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Can This Super-Healing Plant Help Halt Alzheimer’s?

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Posted Tuesday, Aug. 25th, 2015

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Can This Super-Healing Plant Help Halt Alzheimer’s
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There’s a remarkable story I want to tell you.

Amid the ashes of the horrific World War II bombing of Hiroshima stood a lush, green tree, unmarred by the blast. In fact, it continued to spring the same healing leaves that had been revered by the Chinese for more than five centuries.1,2

Now that’s resilient!

Even more impressive? Today, scientists are learning that this tree, the world’s oldest living species, may hold the answers to Alzheimer’s disease, heart disease, and other age-related woes.

There’s no doubt about it. Ginkgo biloba is a survivor. And a growing body of research suggests that this incredible plant may help us weather life’s health problems, too.

A “Living Fossil” That’s the Tree of Life…

Ginkgo biloba isn’t new. Actually, the ginkgo tree was first used medicinally in China nearly 5,000 years ago, where it was chiefly used as a treatment for asthma, coughs, and irritable bladder, as well as sexual dysfunction. 1,2,3

Even back then, the tree was known as the “living fossil” – a moniker that was notoriously strengthened when a ginkgo tree was found alive 1.1 km away from the blast in Hiroshima, Japan. The plant continued to grow and thrive without apparent damage.1

Today, ginkgo is touted as a remedy for a wide variety of conditions – everything from Alzheimer’s disease, poor circulation, and vertigo to glaucoma, premenstrual syndrome (PMS), and tinnitus (ringing in the ears).

Ginkgo is among the top plant-based medicines prescribed in Europe for the treatment of peripheral vascular disease and age-related cognitive decline.

Here’s why.

A Memory Booster and More…

A number of studies have linked ginkgo to positive effects on memory and problem-solving ability in people with Alzheimer’s disease or vascular dementia.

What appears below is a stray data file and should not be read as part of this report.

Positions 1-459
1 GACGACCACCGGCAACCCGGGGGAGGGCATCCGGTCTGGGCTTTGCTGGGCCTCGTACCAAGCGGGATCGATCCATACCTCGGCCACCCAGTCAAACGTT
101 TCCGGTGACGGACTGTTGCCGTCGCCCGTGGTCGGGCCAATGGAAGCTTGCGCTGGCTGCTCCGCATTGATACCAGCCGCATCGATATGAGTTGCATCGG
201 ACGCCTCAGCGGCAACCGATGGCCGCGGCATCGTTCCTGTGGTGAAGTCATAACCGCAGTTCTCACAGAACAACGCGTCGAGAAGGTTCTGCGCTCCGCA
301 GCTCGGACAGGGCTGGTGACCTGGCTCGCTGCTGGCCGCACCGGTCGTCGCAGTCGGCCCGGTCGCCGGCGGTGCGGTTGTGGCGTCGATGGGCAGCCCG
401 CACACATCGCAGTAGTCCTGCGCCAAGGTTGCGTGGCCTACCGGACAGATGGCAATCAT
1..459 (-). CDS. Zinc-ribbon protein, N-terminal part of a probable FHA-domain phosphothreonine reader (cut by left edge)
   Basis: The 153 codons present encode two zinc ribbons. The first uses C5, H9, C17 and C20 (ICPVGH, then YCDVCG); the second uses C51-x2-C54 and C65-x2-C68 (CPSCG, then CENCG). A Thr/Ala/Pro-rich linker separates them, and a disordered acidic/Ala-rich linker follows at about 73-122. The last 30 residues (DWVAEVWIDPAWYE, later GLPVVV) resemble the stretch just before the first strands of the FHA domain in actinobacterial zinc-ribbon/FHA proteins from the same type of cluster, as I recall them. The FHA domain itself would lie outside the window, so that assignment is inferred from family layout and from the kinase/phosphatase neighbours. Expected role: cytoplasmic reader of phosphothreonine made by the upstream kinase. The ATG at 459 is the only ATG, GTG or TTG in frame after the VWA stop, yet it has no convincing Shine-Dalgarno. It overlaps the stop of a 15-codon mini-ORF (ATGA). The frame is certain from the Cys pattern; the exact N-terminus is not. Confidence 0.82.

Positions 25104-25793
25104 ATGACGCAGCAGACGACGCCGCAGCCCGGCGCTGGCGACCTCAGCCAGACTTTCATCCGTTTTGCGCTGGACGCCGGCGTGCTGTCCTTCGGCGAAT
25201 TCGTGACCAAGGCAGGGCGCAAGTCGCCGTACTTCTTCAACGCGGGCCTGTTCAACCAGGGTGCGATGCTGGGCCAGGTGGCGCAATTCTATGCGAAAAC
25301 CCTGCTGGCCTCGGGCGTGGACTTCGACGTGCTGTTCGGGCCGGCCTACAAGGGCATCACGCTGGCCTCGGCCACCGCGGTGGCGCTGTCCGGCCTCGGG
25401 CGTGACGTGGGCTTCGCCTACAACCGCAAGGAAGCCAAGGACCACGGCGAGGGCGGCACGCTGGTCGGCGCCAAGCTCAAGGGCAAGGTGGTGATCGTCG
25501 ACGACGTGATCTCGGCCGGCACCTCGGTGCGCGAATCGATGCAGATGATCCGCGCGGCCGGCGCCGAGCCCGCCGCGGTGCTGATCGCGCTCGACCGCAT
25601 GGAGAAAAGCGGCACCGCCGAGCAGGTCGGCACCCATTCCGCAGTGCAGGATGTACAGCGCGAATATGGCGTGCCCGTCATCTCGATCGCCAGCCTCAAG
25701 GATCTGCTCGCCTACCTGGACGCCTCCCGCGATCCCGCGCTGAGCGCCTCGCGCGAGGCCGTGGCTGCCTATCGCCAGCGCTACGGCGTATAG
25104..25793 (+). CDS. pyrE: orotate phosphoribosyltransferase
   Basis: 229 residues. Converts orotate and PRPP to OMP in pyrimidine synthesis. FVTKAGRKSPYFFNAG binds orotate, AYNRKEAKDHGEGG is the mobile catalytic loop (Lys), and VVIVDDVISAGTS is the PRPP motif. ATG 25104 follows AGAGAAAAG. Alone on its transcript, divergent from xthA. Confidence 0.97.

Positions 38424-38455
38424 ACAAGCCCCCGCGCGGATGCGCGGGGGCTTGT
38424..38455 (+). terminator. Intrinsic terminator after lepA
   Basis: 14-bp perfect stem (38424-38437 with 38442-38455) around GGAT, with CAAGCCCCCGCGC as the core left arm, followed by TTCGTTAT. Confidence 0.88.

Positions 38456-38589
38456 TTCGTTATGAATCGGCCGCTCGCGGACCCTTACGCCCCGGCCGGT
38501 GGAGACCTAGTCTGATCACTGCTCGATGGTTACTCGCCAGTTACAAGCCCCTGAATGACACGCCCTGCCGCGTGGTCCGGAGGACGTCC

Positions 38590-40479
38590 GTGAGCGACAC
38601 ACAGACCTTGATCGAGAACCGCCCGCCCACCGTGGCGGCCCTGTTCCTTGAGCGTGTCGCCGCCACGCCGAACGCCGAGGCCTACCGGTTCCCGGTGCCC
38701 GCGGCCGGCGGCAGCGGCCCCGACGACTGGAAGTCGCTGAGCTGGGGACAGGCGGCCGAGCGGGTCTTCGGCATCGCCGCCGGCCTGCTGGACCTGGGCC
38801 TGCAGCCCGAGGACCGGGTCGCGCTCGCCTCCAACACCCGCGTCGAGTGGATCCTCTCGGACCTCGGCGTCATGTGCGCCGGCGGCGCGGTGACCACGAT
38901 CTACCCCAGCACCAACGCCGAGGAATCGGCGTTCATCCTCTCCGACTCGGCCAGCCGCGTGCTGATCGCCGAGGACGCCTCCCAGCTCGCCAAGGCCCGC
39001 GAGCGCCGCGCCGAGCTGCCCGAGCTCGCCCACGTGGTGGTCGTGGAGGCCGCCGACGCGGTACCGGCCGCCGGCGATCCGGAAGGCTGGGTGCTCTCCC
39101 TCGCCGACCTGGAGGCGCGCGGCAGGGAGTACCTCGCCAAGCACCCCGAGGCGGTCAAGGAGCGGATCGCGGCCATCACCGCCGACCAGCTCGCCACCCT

And the research shows a bevy of benefits:

  • Improvement in problem solving , learning, and memory (cognitive function)
  • Improvement in activities of daily living
  • Improvement in social behavior
  • Fewer feelings of depression

How can a tree do all this?

Well, ginkgo is chock full of healthful compounds, including flavonoids. These antioxidants protect against free radicals, molecules that damage the body’s cells in a process called oxidative stress. Flavonoids also act as anti-inflammatories and protect nerve cells from injury.

Several double-blind, placebo-controlled trials have found that gingko has cognitive benefits in people with Alzheimer’s disease. For example, a study of 309 patients with mild to severe impairment from Alzheimer’s disease-related dementia showed that patients who took 40 mg of ginkgo extract three times a day had improved cognitive function, activities of daily living, and social behavior. People who didn’t take ginkgo not only didn’t improve in these areas – they got worse.5

One groundbreaking study put ginkgo head-to-head against donepezil, the standard treatment for Alzheimer’s disease. People with mild to moderate dementia took either Ginkgo biloba (160 mg daily), donepezil (5 mg daily), or a placebo (dummy pill). And guess what? Researchers found that ginkgo was as effective as donepezil for easing mild to moderate dementia.

On the other hand, ginkgo doesn’t appear to prevent Alzheimer’s or dementia, so it’s best reserved for people who have already been diagnosed with these problems.

The Heart of the Matter…

Ginkgo may help the heart, too. See, compounds in the gingko leaf called ginkgolides appear to prevent blood from clotting. This improves blood flow and circulation, while the flavonoids strengthen the vessel walls.

But let’s look at the research.

One study of 60 healthy elderly people found that ginkgo extract significantly improved blood flow in the coronary arteries.7